Pelosi was due to visit Taiwan despite Biden’s warning

WASHINGTON — Republicans and Congressional Democrats are rallying behind House Speaker Nancy Pelosi by urging her to proceed with a possible visit to Taiwan, despite President Joe Biden saying the Department of Defense believes such a trip “is not a good idea at this time.” be.

China has gone much further, warning it would respond with “violent action” if Pelosi, D-Calif., sets foot on the democratic island that Beijing regards as a breakaway province.

The potential visit has sparked a rare and high-profile intra-party rift between Pelosi — a staunch defender of Taiwan and outspoken critic of China’s human rights abuses — and Biden administration officials concerned that tensions with the Asian superpower are escalating.

But it also created a bipartisan entity on Capitol Hill.

“If I were the speaker, I would go,” said Rep. Pete Sessions, R-Texas, who has served in Congress for Pelosi for more than two decades.

Sen. Roy Blunt, R-Mo., who previously served with Pelosi in the House of Representatives, said: “If she wants to go, I think she should go. And I think she should be more motivated to go now that she’s been discouraged, and colleagues should join her.”

Florida Senator Rick Scott, who chairs the GOP’s Senate campaign team, said, “I think it’s important that we go there and tell Taiwan that they’re a key Democratic ally. We should be aware that if they are attacked by communist China, we will support them.”

Several Democrats offered similar encouragement.

“I think it’s a great idea,” said Rep. Bill Pascrell, DN.J.

Rep. Jim Himes, D-Conn., a member of the Intelligence Committee, said, “The Chinese will not restrict the House Speaker’s travel.”

Rep. Jim McGovern, D-Mass., a member of Pelosis’ leadership team, said, “No one should go anywhere because the Chinese government — guilty of genocide — is speaking in threatening language.”

Newt Gingrich was the last House Speaker to visit Taiwan, and that was in 1997. Pelosi visited Taiwan in 1999, when she was not yet in office.

However, some Democrats said the timing of a trip to Taiwan carries both economic and geopolitical risks. Biden and Chinese President Xi Jinping are expected to hold a phone call soon that will cover topics ranging from tensions over Taiwan and the war in Ukraine to managing US-China competition, a White House spokesman said Tuesday.

A House Democrat, who asked not to be known to speak about the political dynamic, said: “Many Republicans want her to go as a show of strength, while many Democrats are concerned about the risk of an unnecessary provocation — especially given the high inflation and unstable oil market.” and Russia’s war in Ukraine.”

Sen. Chris Murphy, D-Conn., a member of the Foreign Relations Committee, expressed some reservations about Pelosi’s trip.

“I think we should be purposeful. If we change our Taiwan policy, we should make it a joint decision. Let’s not accidentally do it through a series of uncoordinated steps,” Murphy said.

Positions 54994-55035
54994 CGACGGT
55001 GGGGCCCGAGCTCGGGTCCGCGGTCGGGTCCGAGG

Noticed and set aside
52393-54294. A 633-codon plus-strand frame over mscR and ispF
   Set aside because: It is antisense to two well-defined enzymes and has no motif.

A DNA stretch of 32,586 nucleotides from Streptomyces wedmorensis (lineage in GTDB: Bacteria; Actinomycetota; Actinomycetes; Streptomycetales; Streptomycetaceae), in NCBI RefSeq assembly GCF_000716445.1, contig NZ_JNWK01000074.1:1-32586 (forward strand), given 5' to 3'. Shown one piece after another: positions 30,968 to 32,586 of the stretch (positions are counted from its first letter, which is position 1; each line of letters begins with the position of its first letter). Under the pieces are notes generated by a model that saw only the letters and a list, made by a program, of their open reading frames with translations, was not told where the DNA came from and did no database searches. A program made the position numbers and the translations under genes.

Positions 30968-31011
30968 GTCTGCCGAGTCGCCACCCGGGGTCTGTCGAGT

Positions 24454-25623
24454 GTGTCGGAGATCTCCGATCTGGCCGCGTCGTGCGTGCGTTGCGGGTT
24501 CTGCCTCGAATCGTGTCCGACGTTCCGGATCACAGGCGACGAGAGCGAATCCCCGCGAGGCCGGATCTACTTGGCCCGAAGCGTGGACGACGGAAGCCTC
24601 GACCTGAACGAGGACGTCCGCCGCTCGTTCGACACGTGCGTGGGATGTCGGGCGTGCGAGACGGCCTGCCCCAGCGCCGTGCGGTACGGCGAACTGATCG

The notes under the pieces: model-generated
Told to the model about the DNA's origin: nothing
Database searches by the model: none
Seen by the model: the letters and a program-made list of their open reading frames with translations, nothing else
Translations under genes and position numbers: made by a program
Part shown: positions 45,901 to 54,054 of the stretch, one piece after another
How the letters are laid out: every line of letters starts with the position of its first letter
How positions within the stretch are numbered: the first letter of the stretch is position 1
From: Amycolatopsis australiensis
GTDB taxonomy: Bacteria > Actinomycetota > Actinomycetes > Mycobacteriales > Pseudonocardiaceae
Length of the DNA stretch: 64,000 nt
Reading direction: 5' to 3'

“Obviously, the visit of the Speaker of the House of Representatives to Taiwan is a significant step that indicates recognition – formal diplomatic recognition is not part of our current policy,” he said.

Rep. Dean Phillips, D-Minn., a member of the Foreign Affairs Committee, said he also has concerns, but added that Pelosi needs to make the trip now lest the US appear weak in the face of China threats.

“Had I been consulted, I would have advised against the trip at this point. But now that it’s public, we need to show that no country dictates where we travel and who we meet,” Phillips said. “The world is watching, and it is imperative that the United States reiterate its beliefs and resolve.”

Pelosi, 82, had hoped to lead an official congressional delegation to Taiwan in the spring but was sidelined by a last-minute Covid diagnosis. In the last few days there was reports she would try again during the August holidays. A Pelosi spokesman said her office will “neither pre-approve nor deny international travel due to long-standing security protocols.”

Senate Armed Services Committee Chairman Jack Reed, DR.I., agreed with Phillips that it was difficult for Pelosi to “back down now.” But he added that she could “turn down the volume” by taking a smaller group of lawmakers and flying on a private plane rather than a military or government plane.

“I think she has to go, but she can take steps to make it a fact-finding mission and not something that could be exploited by the other side,” Reed said. “That’s the danger: the Chinese could exploit the visit for their own needs.”

Congress is poised to pass key legislation to boost domestic computer chip production and competition with China. The package known as “CHIPS-plus” was granted on Tuesday central procedural hurdle in the Senate; It’s on track to pass both chambers by the end of the week.

At his weekly news briefing Tuesday, Senate Minority Leader Mitch McConnell, R-Ky., addressed what he called a “shut up” about Pelosi’s travel plans.

“I think it’s much more important than going to Taiwan to make sure that we’ve worked with them to make sure their defenses are adequate to the threats that could come from mainland China,” said McConnell, whose wife is the former Minister of Transport Elaine Chao, was born in Taipei.

“I think we should refocus on what kind of military equipment they have – is that the right kind? And if not, work with them to make sure they actually have weapons that will deter the Chinese should such an attack occur.” Pelosi was due to visit Taiwan despite Biden’s warning

Fry Electronics Team

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